It’s officially spring, which means something special for me: I’m another quarter-year older. I was born on the winter solstice, so I measure my age by counting solstices and equinoxes. I find it strangely comforting to use these ancient milestones to mark the passage of time, since it connects me to each generation back to the savanna-wanderers and cave-dwellers, who surely wondered at the transit of constellations across the hemisphere of the sky. Who among them was the first to name and anthropomorphize the stars? Who noticed the connection between the stars and the blooming of certain flowers and the fertility cycles of certain animals? We’ll never know, but we nevertheless profit from their wisdom.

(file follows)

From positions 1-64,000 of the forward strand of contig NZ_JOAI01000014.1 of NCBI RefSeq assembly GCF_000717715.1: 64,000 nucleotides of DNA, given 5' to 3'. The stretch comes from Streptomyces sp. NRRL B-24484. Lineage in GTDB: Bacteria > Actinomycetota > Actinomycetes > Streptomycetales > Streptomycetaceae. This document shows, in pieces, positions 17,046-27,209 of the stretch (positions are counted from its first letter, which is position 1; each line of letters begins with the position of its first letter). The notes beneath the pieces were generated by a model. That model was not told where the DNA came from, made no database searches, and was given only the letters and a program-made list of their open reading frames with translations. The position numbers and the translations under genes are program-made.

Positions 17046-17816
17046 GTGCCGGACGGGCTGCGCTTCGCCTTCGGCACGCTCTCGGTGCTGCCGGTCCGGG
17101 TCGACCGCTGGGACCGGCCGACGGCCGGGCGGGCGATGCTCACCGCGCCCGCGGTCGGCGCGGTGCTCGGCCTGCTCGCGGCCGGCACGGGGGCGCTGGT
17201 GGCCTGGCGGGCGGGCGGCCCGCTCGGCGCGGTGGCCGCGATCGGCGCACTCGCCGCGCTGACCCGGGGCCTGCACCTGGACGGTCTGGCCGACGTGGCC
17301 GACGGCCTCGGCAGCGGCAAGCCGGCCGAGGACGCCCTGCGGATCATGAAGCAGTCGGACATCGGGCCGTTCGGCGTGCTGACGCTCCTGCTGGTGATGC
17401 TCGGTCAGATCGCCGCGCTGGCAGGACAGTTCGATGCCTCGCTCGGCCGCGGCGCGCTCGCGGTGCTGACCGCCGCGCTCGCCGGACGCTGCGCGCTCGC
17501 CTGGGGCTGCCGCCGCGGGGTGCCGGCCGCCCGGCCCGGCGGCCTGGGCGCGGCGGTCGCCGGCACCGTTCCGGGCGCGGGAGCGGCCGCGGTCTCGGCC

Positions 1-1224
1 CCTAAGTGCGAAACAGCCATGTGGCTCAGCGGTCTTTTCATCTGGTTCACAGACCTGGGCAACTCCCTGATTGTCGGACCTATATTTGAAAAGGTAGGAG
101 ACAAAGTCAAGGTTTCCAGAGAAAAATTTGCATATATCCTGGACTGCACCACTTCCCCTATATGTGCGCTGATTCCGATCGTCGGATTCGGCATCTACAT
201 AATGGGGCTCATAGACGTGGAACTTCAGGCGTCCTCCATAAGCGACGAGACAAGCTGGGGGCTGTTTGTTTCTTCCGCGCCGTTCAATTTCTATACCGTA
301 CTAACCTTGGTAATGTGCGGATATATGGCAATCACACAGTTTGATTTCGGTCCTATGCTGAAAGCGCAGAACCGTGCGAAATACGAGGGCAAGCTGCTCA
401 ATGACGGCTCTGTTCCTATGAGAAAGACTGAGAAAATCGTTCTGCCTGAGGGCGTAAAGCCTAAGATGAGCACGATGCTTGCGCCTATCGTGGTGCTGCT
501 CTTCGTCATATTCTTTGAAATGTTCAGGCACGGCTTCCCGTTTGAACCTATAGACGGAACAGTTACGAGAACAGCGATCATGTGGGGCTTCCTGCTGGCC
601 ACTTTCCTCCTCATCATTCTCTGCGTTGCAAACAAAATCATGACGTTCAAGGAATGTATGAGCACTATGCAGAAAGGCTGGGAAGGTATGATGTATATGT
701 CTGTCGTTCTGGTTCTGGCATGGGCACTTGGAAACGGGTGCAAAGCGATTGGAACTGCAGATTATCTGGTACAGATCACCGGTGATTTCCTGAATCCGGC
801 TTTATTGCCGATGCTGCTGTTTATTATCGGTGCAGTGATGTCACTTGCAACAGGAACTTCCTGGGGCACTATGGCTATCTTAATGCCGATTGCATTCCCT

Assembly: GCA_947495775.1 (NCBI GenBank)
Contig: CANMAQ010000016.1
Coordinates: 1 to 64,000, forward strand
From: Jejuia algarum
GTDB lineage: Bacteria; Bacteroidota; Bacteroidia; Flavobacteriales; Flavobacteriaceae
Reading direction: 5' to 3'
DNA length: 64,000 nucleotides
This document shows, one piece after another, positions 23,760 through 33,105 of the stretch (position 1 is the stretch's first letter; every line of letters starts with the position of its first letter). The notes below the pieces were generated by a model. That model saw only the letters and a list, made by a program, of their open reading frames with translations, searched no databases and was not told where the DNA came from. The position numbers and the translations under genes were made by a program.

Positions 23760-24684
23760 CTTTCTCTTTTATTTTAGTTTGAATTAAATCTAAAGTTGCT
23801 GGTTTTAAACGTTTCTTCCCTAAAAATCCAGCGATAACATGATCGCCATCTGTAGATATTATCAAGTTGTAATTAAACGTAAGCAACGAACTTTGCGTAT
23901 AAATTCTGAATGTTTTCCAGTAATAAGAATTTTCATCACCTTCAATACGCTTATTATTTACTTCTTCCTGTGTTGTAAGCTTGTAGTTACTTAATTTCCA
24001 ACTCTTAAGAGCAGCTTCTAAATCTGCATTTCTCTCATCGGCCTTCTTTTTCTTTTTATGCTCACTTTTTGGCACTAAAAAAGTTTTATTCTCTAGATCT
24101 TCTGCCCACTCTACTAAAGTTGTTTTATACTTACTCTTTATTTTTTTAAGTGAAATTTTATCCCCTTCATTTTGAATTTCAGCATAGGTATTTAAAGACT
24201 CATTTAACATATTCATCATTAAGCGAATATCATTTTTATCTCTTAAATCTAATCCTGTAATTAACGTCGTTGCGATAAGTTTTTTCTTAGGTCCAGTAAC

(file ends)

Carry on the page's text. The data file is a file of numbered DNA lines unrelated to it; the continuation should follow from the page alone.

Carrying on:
Are we any less thrilled when we glimpse the first winter aconite through a blanket of snow than our ancestors were a millennium ago? I doubt it. Artist Muriel Dawson (1897-1974) captured the same feeling in her painting about 90 years ago:
And artist Sybil Barham illustrated the excitement of the first flush of spring with the help of words from poet Percy Bysshe Shelley about a century ago:
In a world that sometimes seems to travel faster than the speed of light, I sometimes need to pause and remind myself that nature measures time in geologic ages, not in nanoseconds. And each of us has her time and season.